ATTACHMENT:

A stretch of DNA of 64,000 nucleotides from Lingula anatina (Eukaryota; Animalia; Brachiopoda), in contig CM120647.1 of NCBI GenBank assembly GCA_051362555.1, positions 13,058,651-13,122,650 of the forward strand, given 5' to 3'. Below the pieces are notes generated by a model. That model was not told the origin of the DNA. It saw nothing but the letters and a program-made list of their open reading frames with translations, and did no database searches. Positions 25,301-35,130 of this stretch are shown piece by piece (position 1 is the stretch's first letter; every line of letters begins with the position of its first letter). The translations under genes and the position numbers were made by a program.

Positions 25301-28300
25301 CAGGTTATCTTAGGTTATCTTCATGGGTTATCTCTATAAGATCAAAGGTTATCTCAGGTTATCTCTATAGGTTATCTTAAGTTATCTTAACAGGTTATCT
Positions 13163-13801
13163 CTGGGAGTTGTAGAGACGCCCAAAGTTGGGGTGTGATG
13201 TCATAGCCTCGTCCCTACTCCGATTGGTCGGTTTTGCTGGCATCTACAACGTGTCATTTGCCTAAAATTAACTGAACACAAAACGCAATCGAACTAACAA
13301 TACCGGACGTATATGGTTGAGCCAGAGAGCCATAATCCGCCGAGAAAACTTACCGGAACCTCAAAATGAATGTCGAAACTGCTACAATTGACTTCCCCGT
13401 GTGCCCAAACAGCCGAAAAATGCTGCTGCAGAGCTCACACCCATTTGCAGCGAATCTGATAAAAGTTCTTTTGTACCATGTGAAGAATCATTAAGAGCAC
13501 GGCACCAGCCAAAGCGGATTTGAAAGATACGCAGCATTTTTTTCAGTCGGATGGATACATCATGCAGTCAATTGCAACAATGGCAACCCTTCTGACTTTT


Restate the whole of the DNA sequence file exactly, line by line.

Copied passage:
A stretch of DNA of 64,000 nucleotides from Lingula anatina (Eukaryota; Animalia; Brachiopoda), in contig CM120647.1 of NCBI GenBank assembly GCA_051362555.1, positions 13,058,651-13,122,650 of the forward strand, given 5' to 3'. Below the pieces are notes generated by a model. That model was not told the origin of the DNA. It saw nothing but the letters and a program-made list of their open reading frames with translations, and did no database searches. Positions 25,301-35,130 of this stretch are shown piece by piece (position 1 is the stretch's first letter; every line of letters begins with the position of its first letter). The translations under genes and the position numbers were made by a program.

Positions 25301-28300
25301 CAGGTTATCTTAGGTTATCTTCATGGGTTATCTCTATAAGATCAAAGGTTATCTCAGGTTATCTCTATAGGTTATCTTAAGTTATCTTAACAGGTTATCT
Positions 13163-13801
13163 CTGGGAGTTGTAGAGACGCCCAAAGTTGGGGTGTGATG
13201 TCATAGCCTCGTCCCTACTCCGATTGGTCGGTTTTGCTGGCATCTACAACGTGTCATTTGCCTAAAATTAACTGAACACAAAACGCAATCGAACTAACAA
13301 TACCGGACGTATATGGTTGAGCCAGAGAGCCATAATCCGCCGAGAAAACTTACCGGAACCTCAAAATGAATGTCGAAACTGCTACAATTGACTTCCCCGT
13401 GTGCCCAAACAGCCGAAAAATGCTGCTGCAGAGCTCACACCCATTTGCAGCGAATCTGATAAAAGTTCTTTTGTACCATGTGAAGAATCATTAAGAGCAC
13501 GGCACCAGCCAAAGCGGATTTGAAAGATACGCAGCATTTTTTTCAGTCGGATGGATACATCATGCAGTCAATTGCAACAATGGCAACCCTTCTGACTTTT